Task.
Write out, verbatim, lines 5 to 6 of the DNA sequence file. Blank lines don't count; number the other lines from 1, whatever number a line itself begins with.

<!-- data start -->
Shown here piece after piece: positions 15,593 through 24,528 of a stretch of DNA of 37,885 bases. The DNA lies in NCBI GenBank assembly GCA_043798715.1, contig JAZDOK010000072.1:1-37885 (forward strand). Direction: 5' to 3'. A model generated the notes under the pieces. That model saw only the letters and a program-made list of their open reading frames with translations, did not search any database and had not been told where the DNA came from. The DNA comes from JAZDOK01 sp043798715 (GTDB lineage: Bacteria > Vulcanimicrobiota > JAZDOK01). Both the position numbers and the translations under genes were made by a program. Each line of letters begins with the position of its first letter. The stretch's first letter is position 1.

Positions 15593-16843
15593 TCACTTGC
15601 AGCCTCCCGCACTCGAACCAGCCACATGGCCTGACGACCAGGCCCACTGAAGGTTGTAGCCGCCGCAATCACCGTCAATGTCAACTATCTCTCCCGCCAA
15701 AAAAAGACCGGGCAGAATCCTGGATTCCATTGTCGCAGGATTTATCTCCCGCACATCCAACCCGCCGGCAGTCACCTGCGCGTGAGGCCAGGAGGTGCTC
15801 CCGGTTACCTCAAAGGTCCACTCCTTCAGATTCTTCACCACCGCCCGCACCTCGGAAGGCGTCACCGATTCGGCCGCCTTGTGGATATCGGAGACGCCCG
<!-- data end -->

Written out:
15701 AAAAAGACCGGGCAGAATCCTGGATTCCATTGTCGCAGGATTTATCTCCCGCACATCCAACCCGCCGGCAGTCACCTGCGCGTGAGGCCAGGAGGTGCTC
15801 CCGGTTACCTCAAAGGTCCACTCCTTCAGATTCTTCACCACCGCCCGCACCTCGGAAGGCGTCACCGATTCGGCCGCCTTGTGGATATCGGAGACGCCCG